Los Angeles is the land of many things and great contrasts: sunny weather vs. overcast skies; religious vs. secular; red carpet glamour vs. everyday grunge.
Despite those contrasts, something is brimming in the L.A. concrete, and it's the rise of street fashion. Whether you're in Abbot Kinney or Hollywood Boulevard, there is no one else in the game who can do it better than Jannelle Hill.
As an L.A. transplant, the stylist has made a name for herself by dressing female musicians who have yet to establish their names in the music industry. Considering that streetwear fashion is typically male-dominated, Hill isn't afraid to show off her styling prowess on Instagram.
We chat about how she got into dressing Paloma Ford, her signature eclectic '90s-tinged style, and why faith keeps her grounded.
You are based in Los Angeles and based on your shoots, it looks like the city's urban culture has been a significant influence on the way you execute your aesthetic. What motivates you to source L.A. as an inspiration?
The Los Angeles city life is actually pretty new to me. I was always the weirdly dressed person in my small suburbia hometown and I usually had to tone it down to not stick out so much. When I moved to LA, it was motivating to see other people who shared my fashion sense and I felt more comfortable really embracing how different I wanted to dress.
Based on the way you've dressed your models, it looks like there's this eclectic mix of '90s Gwen Stefani and Aaliyah along with a dash of Rihanna and a hint of cybergoth. How did you develop this look?
I've always been true to my 90's roots and always pay homage to where homage is due. I think the 90's is the last best era and I rep it in everything I do. On the inside, I'm an emotional hopeless romantic, and I definitely embrace my goth side when I am in my moods. I was a communications major in college, and I communicate a lot of what I am trying to say about myself or someone through clothes.
You've dressed musicians like Paloma Ford and Lil Debbie; I can tell that you seem to be very music-centric! What made you want to dress them?
I actually never intended on working in the music industry, it was just something that kept happening. A lot of my friends are musicians, and since my job overlapped into their needs, it gave us a chance to collaborate our art. I love working on musicians' projects more than regular fashion styling because you get to go on a journey with them and be a part of their growth. Working in the music industry now definitely makes what I do actually feel fulfilling.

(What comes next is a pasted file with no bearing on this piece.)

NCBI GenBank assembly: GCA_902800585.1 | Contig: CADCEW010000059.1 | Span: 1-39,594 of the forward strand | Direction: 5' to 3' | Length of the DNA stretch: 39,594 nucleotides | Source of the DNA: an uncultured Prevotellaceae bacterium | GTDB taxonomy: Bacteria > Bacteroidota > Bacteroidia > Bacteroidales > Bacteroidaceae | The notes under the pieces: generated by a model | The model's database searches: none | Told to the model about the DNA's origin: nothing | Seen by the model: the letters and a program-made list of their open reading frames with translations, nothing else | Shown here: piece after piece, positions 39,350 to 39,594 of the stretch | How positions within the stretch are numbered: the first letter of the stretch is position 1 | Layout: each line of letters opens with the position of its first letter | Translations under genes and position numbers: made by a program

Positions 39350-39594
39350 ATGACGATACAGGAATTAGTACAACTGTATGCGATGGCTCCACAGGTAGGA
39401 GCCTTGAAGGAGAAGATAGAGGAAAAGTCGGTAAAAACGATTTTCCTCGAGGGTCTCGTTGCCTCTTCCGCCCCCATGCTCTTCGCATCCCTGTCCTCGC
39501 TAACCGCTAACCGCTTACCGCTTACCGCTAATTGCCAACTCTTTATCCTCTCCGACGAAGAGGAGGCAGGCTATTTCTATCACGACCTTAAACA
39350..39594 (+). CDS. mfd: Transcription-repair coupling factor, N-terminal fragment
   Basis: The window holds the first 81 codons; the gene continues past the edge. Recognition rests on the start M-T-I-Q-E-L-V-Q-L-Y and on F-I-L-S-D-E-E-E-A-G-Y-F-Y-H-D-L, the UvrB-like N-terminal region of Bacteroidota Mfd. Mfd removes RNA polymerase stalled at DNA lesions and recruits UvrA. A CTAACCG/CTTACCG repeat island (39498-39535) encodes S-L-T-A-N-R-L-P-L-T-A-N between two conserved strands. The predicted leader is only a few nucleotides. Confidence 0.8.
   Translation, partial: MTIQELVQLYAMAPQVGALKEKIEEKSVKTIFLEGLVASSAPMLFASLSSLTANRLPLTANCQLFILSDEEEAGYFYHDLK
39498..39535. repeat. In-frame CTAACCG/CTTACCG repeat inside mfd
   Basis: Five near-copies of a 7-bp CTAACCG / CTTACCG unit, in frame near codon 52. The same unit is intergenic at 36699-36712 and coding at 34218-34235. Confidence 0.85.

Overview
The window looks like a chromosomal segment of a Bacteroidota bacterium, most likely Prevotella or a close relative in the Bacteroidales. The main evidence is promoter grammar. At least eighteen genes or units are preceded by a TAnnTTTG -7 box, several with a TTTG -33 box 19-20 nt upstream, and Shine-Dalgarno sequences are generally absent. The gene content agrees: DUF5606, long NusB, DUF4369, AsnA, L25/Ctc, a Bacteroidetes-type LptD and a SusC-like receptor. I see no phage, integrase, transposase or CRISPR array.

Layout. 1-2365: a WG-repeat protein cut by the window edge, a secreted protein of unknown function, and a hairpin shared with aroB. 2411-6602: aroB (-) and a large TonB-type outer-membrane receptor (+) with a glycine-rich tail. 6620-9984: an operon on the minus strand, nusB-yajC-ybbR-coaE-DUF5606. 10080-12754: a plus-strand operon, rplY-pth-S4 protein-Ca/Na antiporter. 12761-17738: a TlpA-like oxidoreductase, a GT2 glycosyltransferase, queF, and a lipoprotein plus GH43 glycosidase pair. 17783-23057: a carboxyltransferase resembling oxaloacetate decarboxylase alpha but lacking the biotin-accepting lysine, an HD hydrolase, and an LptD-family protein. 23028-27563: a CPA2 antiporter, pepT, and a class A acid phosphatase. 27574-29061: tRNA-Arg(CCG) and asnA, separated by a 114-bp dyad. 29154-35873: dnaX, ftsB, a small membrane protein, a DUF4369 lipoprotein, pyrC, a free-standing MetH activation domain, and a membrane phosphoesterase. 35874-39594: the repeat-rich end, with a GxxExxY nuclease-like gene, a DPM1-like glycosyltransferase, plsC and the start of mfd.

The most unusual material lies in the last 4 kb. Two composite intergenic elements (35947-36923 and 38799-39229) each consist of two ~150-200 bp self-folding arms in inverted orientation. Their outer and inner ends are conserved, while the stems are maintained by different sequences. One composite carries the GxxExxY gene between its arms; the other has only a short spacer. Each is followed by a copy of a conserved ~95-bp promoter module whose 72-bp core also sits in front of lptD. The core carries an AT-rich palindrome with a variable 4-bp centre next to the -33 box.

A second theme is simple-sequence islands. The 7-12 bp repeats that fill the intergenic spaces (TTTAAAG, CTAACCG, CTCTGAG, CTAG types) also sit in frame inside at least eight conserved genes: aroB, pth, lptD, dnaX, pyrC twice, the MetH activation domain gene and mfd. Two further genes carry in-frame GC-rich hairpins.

Asides from styling, you've done a bit of modelling for Tunnel Vision. What is like for you to model and how does that apply to styling?
Tunnel Vision is a cool brand to model for because they're one of the only brands that styles me themselves. I'm always inspired when I am being styled by other people. I am actually crazy camera insecure and I hate being on the other side of the camera but the more I grow out of the modelling side and into styling, I realise how beneficial it is to know what modelling is like. It gives me the chance to direct the models and really get the attitude I want out of the look.
Fashion in 2016 is heavily streetwear and sportswear-influenced. As a stylist, what do you think of this shift in fashion?I'm the biggest fan of mixing trends and I'm loving the current wave of things. I will always double-tap for the fur and sports bra look.
What fashion trends can you anticipate in 2017? Any trends from 2016 you want to keep and toss?
I think it's time for the '70s rock and roll to make its way back around. The bell bottom will definitely be back next year which I thought would never happen but I'm here for it! I hate the corset trend going on right now and dare I say it's time to switch up on the choker game.
Not many people in the fashion industry disclose their faith, but you've mentioned about being a Christian on Instagram. How does it keep you grounded?
I am careful not to push my beliefs on other people, especially in this industry but I absolutely couldn't believe in myself to do what I do if I didn't have a God. I'm nowhere close to where I want to be in my career but to work with the people I've worked with and the opportunities I've had was definitely proof of miracles and someone moving mountains out of my way.
Lastly, what's the one piece of advice you want to tell your followers?
Surround yourself with move-makers only and don't compare yourself to anyone. It's all about who you keep around you and how you treat yourself.
This interview was conducted in December 2016.